Jessica M. Donigan
Opioid prescribing patterns after micrographic surgery by surgeons at University of Utah have decreased since 2010, according to a retrospective chart review.
“The decrease in the opioid prescriptions provided shows that awareness of practice patterns in comparison to one’s peers may lead to a positive change in behavior,” Jessica M. Donigan, MD, from the School of Medicine at the University of Utah, told Healio Dermatology.
The University of Utah examined opioid prescribing patterns in 2010 across its micrographic surgeons and found that 35% of patients received an average of 10 pills.
In the same study, 64% respondents from the American Society for Dermatologic Surgery reported prescribing opioids after less than 11% of micrographic surgeries, “suggesting that University of Utah surgeons were overprescribing opioids based on what their peers self-reported,” according to Donigan and colleagues.
In the current study, spanning from February 2017 to May 2017, 100 patient records from each of four micrographic surgeons at the institution were reviewed. Surgeons were arbitrarily designated as A, B, C or D, and two surgeons were included in the original study.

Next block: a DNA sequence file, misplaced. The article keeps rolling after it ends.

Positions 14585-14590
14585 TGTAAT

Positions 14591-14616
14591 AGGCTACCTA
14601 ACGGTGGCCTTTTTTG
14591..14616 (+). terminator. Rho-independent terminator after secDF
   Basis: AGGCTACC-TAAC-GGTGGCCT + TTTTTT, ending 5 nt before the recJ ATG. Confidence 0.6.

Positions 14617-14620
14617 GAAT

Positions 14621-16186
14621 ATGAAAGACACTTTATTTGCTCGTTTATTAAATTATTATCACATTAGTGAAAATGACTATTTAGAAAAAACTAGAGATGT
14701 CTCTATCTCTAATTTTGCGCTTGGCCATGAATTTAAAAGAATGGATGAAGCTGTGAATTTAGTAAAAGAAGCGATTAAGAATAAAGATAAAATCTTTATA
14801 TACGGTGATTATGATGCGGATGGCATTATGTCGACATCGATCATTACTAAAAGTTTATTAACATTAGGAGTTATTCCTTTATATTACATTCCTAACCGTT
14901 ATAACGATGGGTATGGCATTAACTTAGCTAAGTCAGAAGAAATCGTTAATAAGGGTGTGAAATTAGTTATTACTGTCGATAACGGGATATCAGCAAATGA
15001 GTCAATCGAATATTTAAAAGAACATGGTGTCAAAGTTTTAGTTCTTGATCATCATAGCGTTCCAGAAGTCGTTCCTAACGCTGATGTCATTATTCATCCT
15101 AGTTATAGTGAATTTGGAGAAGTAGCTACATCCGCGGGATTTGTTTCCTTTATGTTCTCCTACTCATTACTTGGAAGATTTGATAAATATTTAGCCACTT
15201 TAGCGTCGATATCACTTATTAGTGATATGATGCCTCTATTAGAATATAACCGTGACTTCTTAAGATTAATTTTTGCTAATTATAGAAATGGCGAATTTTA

The 400 unique patient encounters involved 383 patients and 430 surgical sites.
An opioid was prescribed after 47 encounters (12%) and was most frequently hydrocodone 5 mg/acetaminophen 325 mg, with a mean of nine pills prescribed, according to researchers.
Surgeon A prescribed an opioid in 6% of patients, followed by surgeon B at 7%, surgeon C at 16% and surgeon D at 18%. Surgeon A prescribed a mean of 15 pills, surgeon B seven pills, surgeon C nine pills and surgeon D eight pills.
Researchers identified that younger age, increasing defect size, the type of defect repair and particular surgeons were identified as predictors of opioid prescription.
“It is important to note that the ability to prescribe opioids electronically did not lead to an increase in opioid prescriptions,” Donigan said. “Although not specifically looked at in this study, having the ability to prescribe these medications electronically may actually lead to a decrease in erroneous opioid prescriptions as providers won’t feel as though if they don’t provide a prescription during the visit it will be difficult to do so later.” – by Abigail Sutton
Disclosures: The authors report no relevant financial disclosures.